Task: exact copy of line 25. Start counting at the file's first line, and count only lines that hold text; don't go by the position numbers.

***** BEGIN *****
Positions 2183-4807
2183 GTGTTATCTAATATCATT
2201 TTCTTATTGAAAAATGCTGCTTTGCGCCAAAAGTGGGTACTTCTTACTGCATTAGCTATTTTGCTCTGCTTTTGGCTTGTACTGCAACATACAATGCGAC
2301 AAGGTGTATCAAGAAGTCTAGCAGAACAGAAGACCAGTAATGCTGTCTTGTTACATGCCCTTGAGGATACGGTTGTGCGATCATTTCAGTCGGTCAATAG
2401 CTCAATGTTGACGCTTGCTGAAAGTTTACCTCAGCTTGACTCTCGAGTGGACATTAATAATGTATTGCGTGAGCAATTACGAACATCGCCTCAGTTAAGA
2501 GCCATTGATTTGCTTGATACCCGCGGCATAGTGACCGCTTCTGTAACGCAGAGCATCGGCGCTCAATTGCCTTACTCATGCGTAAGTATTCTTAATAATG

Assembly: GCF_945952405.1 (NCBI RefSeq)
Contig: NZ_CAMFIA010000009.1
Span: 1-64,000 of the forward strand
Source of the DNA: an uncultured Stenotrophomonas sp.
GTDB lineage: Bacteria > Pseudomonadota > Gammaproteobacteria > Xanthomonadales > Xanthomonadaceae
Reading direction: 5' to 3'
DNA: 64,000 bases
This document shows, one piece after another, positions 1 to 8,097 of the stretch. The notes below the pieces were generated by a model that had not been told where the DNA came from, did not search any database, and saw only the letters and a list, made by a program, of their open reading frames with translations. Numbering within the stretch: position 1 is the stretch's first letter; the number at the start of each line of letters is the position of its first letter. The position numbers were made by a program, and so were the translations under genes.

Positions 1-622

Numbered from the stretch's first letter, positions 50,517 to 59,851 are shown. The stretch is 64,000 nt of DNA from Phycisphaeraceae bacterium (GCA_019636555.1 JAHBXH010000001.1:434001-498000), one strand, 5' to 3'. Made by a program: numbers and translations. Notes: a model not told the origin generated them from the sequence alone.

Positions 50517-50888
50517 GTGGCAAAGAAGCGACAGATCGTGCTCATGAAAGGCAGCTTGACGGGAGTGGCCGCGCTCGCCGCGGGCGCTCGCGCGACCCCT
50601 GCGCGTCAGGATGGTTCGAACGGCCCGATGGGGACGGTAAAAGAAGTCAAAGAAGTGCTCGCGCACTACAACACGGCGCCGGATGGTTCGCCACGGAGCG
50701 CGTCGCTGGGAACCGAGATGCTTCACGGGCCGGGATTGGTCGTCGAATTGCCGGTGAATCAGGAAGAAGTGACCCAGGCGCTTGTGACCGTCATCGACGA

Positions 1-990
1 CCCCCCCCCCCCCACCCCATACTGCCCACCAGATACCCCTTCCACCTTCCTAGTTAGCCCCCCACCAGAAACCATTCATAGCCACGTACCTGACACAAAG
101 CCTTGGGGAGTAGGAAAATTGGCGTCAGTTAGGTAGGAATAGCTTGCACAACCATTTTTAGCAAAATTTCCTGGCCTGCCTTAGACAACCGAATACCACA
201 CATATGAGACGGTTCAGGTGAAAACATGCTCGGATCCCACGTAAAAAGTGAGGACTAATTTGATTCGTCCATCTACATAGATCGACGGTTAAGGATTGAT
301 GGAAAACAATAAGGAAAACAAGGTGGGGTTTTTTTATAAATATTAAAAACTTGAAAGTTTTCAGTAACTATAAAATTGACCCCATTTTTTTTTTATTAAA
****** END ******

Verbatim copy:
301 GGAAAACAATAAGGAAAACAAGGTGGGGTTTTTTTATAAATATTAAAAACTTGAAAGTTTTCAGTAACTATAAAATTGACCCCATTTTTTTTTTATTAAA